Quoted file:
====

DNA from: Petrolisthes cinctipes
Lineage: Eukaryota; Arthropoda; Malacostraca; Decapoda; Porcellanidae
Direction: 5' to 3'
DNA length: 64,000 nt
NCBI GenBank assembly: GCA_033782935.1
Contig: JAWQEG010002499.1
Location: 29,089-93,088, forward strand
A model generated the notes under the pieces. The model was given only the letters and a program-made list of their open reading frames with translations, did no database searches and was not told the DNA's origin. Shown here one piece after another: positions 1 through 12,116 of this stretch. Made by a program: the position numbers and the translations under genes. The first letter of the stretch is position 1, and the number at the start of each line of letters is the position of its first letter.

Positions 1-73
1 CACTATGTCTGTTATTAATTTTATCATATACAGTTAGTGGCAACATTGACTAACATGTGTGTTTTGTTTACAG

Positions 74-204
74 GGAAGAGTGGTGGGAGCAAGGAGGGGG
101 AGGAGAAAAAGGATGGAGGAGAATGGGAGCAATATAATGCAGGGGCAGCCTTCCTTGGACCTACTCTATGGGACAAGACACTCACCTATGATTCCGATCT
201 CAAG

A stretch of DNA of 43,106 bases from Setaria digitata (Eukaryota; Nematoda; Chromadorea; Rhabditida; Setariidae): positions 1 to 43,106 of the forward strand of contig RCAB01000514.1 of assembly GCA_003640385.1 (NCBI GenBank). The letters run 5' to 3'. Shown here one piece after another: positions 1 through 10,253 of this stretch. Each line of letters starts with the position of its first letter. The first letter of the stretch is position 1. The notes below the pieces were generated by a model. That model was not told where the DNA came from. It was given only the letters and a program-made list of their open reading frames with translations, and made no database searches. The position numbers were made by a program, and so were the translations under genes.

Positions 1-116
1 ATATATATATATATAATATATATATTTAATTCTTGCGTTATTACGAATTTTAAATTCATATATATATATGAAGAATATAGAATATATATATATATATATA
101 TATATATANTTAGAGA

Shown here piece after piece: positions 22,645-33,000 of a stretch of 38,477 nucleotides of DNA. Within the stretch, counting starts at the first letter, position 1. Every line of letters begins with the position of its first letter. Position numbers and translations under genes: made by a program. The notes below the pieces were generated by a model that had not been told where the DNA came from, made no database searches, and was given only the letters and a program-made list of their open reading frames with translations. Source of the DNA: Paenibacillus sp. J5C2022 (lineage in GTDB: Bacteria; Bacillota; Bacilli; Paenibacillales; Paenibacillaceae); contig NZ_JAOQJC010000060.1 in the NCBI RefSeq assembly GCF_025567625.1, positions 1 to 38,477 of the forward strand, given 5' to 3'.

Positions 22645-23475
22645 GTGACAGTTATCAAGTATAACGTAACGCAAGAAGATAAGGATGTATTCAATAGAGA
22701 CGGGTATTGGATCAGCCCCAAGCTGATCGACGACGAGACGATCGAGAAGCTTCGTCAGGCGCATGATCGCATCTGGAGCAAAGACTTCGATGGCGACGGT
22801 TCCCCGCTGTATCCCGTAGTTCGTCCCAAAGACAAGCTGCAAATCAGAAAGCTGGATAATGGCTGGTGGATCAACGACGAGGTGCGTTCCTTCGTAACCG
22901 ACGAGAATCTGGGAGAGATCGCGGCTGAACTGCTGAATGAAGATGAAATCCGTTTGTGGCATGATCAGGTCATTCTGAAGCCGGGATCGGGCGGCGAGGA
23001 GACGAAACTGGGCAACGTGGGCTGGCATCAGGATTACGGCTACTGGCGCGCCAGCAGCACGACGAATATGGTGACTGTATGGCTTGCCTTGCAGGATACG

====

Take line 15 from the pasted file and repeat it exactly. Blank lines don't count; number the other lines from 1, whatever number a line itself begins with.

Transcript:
A stretch of DNA of 43,106 bases from Setaria digitata (Eukaryota; Nematoda; Chromadorea; Rhabditida; Setariidae): positions 1 to 43,106 of the forward strand of contig RCAB01000514.1 of assembly GCA_003640385.1 (NCBI GenBank). The letters run 5' to 3'. Shown here one piece after another: positions 1 through 10,253 of this stretch. Each line of letters starts with the position of its first letter. The first letter of the stretch is position 1. The notes below the pieces were generated by a model. That model was not told where the DNA came from. It was given only the letters and a program-made list of their open reading frames with translations, and made no database searches. The position numbers were made by a program, and so were the translations under genes.